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Researchers have manipulated the immune system to respond more aggressively to cancer according to a new study [1].

Manipulating macrophages

We have discussed modulating the immune system multiple times recently, especially in regards to macrophages and manipulating their behavior. Macrophages are part of the innate immune system and carry out a wide variety of tasks, such as clearing away cell debris, engulfing pathogens, facilitating tissue growth, and disposing of senescent cells once other immune cells have destroyed them.

Macrophages have a certain behavioral pattern that determines how they act and respond to stimuli; this is known as polarization. The polarization of macrophages can be broadly divided into two types, M1 and M2, although this is a simplification of what is actually a subtle range of states.

In broad terms, the M1-type macrophages are proinflammatory and aggressive, while the M2-type macrophages favor anti-inflammatory activity and focus on tissue repair following injury. In order for the immune system to function properly, a suitable balance between these two polarizations is required. When that balance is disrupted and the ratio of M1 and M2 macrophages is wrong, this can lead to problems.

Having too many M1 types and too few M2 leads to excessive inflammation and contributes to many age-related inflammatory conditions. Therefore, recent focus has moved to manipulating the ratios of M1 and M2 macrophages to combat various diseases.

In the case of age-related inflammatory conditions, the ratio needs to shift towards a more healing profile, so more M2 macrophages need to be encouraged to facilitate tissue healing and repair. This leads to a healing environment that favors reduced inflammation, which, for those conditions, is good.

However, in the case of cancer, the opposite is desirable; the more M1-type macrophages in the cancer environment there are in the short term, the more aggressively it can be fought. These researchers have focused on increasing the number of M1 macrophages, and they have presented some promising results.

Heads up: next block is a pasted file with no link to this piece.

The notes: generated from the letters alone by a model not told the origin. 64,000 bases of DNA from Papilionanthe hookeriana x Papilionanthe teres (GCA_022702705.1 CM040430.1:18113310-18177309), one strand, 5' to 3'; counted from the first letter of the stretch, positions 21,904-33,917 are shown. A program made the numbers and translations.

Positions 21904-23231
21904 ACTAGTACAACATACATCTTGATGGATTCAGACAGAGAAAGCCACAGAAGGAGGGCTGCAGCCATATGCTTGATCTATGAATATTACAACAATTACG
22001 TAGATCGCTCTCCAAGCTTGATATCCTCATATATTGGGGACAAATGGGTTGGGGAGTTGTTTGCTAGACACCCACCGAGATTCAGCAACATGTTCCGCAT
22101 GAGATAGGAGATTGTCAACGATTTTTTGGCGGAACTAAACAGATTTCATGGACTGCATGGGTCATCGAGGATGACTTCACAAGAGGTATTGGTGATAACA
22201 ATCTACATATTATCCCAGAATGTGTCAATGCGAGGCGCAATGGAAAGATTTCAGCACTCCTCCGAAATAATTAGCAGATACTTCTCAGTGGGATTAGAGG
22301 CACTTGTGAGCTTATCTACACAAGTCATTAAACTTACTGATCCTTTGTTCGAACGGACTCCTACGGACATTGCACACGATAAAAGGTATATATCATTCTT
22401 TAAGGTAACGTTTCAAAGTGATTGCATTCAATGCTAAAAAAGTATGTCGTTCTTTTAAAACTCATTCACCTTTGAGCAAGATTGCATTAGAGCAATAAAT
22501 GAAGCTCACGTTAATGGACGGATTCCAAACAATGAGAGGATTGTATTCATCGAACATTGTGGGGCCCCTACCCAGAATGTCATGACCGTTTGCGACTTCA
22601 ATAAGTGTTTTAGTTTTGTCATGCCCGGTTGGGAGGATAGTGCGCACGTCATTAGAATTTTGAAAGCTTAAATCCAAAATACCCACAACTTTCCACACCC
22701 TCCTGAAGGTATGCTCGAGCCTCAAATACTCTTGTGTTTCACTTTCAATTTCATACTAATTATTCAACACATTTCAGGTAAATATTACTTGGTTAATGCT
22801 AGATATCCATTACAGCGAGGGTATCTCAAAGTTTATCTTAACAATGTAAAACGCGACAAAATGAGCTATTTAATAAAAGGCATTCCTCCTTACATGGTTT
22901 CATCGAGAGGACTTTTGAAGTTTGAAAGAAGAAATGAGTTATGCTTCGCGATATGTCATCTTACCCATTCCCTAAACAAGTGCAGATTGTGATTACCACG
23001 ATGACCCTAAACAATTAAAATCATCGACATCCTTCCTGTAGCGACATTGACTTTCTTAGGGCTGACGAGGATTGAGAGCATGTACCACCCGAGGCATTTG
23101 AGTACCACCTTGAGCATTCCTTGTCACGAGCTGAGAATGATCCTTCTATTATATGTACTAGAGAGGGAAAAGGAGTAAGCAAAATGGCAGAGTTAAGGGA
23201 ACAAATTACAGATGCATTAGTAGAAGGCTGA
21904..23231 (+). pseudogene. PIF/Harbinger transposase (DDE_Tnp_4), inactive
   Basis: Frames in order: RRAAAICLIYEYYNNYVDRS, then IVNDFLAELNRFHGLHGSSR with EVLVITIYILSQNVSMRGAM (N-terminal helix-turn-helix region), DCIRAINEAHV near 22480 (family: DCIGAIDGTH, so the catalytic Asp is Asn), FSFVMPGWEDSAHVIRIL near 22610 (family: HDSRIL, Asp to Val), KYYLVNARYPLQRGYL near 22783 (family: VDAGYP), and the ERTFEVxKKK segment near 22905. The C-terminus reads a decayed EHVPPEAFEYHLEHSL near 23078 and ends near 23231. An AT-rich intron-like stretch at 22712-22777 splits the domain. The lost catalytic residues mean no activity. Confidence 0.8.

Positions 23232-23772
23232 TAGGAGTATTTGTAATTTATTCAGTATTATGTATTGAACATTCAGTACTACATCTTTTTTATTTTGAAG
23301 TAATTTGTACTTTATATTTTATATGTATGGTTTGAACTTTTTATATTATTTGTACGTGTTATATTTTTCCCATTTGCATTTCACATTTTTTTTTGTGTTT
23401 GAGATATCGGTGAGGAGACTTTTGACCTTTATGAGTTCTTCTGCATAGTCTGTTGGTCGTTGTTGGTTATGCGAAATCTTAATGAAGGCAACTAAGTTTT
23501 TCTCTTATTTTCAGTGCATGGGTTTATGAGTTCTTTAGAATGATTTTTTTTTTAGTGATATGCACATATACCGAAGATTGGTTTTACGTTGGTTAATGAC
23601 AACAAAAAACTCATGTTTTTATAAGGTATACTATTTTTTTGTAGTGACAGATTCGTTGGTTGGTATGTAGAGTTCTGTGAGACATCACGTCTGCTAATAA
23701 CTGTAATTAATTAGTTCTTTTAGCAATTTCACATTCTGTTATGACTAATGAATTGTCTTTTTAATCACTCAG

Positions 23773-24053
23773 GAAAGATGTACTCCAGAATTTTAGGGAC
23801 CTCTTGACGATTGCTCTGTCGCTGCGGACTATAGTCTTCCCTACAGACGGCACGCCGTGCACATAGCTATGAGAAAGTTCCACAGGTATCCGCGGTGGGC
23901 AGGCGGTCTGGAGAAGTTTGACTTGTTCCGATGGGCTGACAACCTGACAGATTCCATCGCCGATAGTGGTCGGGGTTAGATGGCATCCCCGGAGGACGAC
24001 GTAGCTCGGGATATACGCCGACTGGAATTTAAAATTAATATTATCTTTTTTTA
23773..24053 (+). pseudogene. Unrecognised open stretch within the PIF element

Effectively activating macrophages that can ‘eat’ cancer cells is challenging. In particular, cancer cells secrete macrophage colony stimulating factor (MCSF), which polarizes tumour-associated macrophages from an antitumour M1 phenotype to a pro-tumorigenic M2 phenotype. Also, cancer cells can express CD47, a ‘don’t eat me’ signal that ligates with the signal regulatory protein alpha (SIRPα) receptor on macrophages to prevent phagocytosis. Here, we show that a supramolecular assembly consisting of amphiphiles inhibiting the colony stimulating factor 1 receptor (CSF-1R) and displaying SIRPα-blocking antibodies with a drug-to-antibody ratio of 17,000 can disable both mechanisms. The supramolecule homes onto SIRPα on macrophages, blocking the CD47–SIRPα signalling axis while sustainedly inhibiting CSF-1R. The supramolecule enhances M2-to-M1 repolarization within the tumour microenvironment, and significantly improves antitumour and antimetastatic efficacies in two aggressive animal models of melanoma and breast cancer, with respect to clinically available small-molecule and biologic inhibitors of CSF-1R signalling. Simultaneously blocking the CD47–SIRPα and MCSF–CSF-1R signalling axes may constitute a promising immunotherapy.

Conclusion

As our understanding of the immune system grows and our ability to manipulate it towards more favorable activity increases, we take further steps towards combating diseases by using our own cells.

As we age, the immune system becomes increasingly dysfunctional due to inflammation from various sources, so controlling that inflammation and manipulating our immune system to work better are promising avenues of research in the fight against cancer and aging.

Literature

[1] Ashish Kulkarni, Vineethkrishna Chandrasekar, Siva Kumar Natarajan, Anujan Ramesh, Prithvi Pandey, Jayashree Nirgud, Harshangda Bhatnagar, Driti Ashok, Amrendra Kumar Ajay & Shiladitya Sengupta. A designer self-assembled supramolecule amplifies macrophage immune responses against aggressive cancer (2018) Nature Biomedical Engineering.

About the author

Steve Hill

As a scientific writer and a devoted advocate of healthy longevity and the technologies to promote them, Steve has provided the community with hundreds of educational articles, interviews, and podcasts, helping the general public to better understand aging and the means to modify its dynamics. His materials can be found at H+ Magazine, Longevity reporter, Psychology Today and Singularity Weblog. He is a co-author of the book “Aging Prevention for All” – a guide for the general public exploring evidence-based means to extend healthy life (in press).
  1. July 4, 2018

    Cancer cells can also over express MHC class 1 to avoid phagositosis by macrophages:

    https://www.nature.com/articles/s41590-017-0004-z

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